Shakedown Street with Melvin Seals | Boulder Theater | Review
While every state has their bevy of Grateful Dead cover bands, Colorado is proud to put Shakedown Street at the top of their list. Playing shows all over the Front Range and Rocky Mountains, they’ve built themselves into the beloved act they are today. Even Rob Eaton of Dark Star Orchestra plays with members on occasion when jamming around Colorado. With a name that completely implies that they’re a Dead cover act, they already draw a fair amount of fans, but once you hear how tight of an act they are, they garner those who are were stuck on the fence concerning the thought of another Dead act and what they could really offer.
I walked into the Boulder Theater Friday night to the familiar thumping of “Shakedown Street,” and yes, I mean the song. This was a special night for the band and fans, as Jerry Garcia Band veteran Melvin Seals hunched over a big old Hammond organ that was prevalent in the mix. His very presence brought the rest of the band to a level I’d never seen them reach before, and he was especially appreciated on the solo Jerry material they covered.
After a funky, disco-Dead jam, the band bled into “Feel Like a Stranger.” The midi and rhythmic chirp of Scott Swartz propelled the band and Melvin and keyboardist Joe Weisiger discovered a natural, happy medium that ignited the interplay between them. Christian Teele, the lone wolf drummer wearing a rather large pair of headphones, was pure march madness as he clomped along while Scott howled about it being “A long, long, crazy, crazy night.” I remember them coming to a premature ending before the rhythm section snapped them back into the groove, finishing in the appropriate manner for the song with the collective last note of each individual member in sync.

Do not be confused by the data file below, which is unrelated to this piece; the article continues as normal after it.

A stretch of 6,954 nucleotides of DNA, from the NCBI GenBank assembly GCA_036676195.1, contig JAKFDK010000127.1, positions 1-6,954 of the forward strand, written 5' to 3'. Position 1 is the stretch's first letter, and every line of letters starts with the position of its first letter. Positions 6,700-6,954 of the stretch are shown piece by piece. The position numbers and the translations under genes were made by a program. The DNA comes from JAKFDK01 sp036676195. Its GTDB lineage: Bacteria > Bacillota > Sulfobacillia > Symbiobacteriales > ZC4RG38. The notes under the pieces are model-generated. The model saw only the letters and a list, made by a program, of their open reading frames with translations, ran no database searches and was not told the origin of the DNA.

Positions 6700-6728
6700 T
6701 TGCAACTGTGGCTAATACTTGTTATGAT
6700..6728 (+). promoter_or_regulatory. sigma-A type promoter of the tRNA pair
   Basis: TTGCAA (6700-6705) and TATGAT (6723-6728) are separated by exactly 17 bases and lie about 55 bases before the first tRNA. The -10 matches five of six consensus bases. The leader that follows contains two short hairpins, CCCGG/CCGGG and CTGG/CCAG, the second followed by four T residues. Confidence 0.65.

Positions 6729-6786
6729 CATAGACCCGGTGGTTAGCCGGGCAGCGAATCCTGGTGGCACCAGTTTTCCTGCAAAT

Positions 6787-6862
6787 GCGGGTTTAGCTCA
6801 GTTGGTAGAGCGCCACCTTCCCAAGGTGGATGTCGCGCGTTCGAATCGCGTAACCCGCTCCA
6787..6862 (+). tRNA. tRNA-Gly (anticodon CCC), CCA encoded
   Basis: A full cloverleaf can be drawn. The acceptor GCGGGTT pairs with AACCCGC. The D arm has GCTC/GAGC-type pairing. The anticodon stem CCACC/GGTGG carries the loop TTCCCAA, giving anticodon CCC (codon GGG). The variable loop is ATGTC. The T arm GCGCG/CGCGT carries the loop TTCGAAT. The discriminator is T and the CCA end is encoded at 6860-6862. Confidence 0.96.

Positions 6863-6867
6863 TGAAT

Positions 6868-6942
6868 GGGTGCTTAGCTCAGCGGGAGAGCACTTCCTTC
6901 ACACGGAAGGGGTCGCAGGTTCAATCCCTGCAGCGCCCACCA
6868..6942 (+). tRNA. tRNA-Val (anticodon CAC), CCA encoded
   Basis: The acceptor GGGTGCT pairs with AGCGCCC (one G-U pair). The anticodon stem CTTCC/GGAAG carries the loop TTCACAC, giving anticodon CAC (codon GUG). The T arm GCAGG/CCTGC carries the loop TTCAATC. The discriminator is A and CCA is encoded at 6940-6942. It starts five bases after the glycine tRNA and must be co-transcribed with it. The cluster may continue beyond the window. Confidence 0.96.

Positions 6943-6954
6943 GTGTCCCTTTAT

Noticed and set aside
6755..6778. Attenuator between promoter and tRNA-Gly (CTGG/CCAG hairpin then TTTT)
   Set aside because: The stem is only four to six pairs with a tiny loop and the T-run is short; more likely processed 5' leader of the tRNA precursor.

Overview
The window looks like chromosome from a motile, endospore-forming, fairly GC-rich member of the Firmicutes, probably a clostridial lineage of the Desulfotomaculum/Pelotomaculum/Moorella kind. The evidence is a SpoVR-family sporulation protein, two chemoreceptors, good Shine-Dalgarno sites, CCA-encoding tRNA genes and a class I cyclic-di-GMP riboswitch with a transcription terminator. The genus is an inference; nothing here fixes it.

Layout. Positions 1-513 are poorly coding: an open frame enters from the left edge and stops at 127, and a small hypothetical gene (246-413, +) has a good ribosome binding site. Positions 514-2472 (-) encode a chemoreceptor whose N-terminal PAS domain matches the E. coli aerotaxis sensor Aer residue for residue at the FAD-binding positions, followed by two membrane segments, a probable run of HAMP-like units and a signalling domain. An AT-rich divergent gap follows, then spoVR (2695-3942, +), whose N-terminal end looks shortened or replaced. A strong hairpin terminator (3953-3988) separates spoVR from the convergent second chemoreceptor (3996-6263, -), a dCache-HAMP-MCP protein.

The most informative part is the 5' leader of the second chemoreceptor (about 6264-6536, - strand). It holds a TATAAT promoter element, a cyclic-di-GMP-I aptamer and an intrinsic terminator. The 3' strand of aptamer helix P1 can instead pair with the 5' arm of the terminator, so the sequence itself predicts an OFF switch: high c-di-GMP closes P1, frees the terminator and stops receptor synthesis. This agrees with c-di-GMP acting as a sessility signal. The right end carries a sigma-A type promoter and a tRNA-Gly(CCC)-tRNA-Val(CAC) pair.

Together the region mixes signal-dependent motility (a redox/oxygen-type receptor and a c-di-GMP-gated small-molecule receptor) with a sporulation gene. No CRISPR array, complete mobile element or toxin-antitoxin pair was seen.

In classic Dead fashion, the boys wandered around on stage tuning and altering their sound before and after nearly every song of the first set. Not in classic Dead fashion, they launched into a duo of Jerry songs, playing “They Love Each Other” and “Row Jimmy” back to back. Melvin dominated these songs instrumentally, waling away while the rest of the band simply stood and watched him roll. Josh Rosen can really replicates the Jerry harmonics, and his close-eyed shred face left more than just me chuckling.
Feeling the need to share the wealth, they broke into a cowboy combo with “Me and My Uncle” and “Mexicali Blues.” The first always gets a good response, with its lyrics touching upon Colorado. The heavy Brent Mydland era organ coming from Melvin met the honky-tonk electric piano of the Keith Godchaux era, and fused the two worlds of Grateful Dead music together. Melvin also did a fine take on the polka of Mexicali, which was the first song without a minor or major pause in action preceding it.
With a wook must hanging on the air, the band launched into a slow grooving “Bird Song,” which saw some head to the bar, some to the bathroom, and some to their pockets to smoke the fragrant ganja that plumed into the room in waves during the slower songs.
Allowing the thematic duos to continue, they next paired “How Sweet it Is (To Be Loved By You)” and “Cat’s Under the Stars,” both songs played primarily by Jerry’s solo bands, before leaving the stage for setbreak.
What transpired next was a series of songs weaving in and out of one another that would have made for one of the more epic Dead sets (on paper) that was ever played. Kicking it off with the crowd favorite combo of Scarlet Begonias>Fire on the Mountain, the place was full of people shaking their bones as the band intricately jammed out the pair before pausing and breaking into the rare and oft-forgotten, “My Brother Esau.” This is one song I’ve been dying to hear live for years, and while it wasn’t the core four of the Dead performing, I was still thrilled with their ability to command that song after such a powerhouse combo. The shock didn’t end there, though, as they went straight into another classic pairing, “Estimated Prophet>Eyes of the World.” While I expected them to continue the magnificence of the second set, I didn’t expect to hear “Uncle John’s Band” or another Jerry staple that the Dead only touched a couple of times, “Mission in the Rain.” Being able to weave between Dead songs and Jerry Garcia Band songs makes Shakedown Street not only a Dead cover band, but keepers of the torch. Add that to the players they have and the addition of Melvin Seals, and you’ve got the best representation of the Grateful Dead in Colorado.
The evening came to a close with a Johnny B. Goode encore, and as we wrestled with the crowd into the night, I tried my hardest.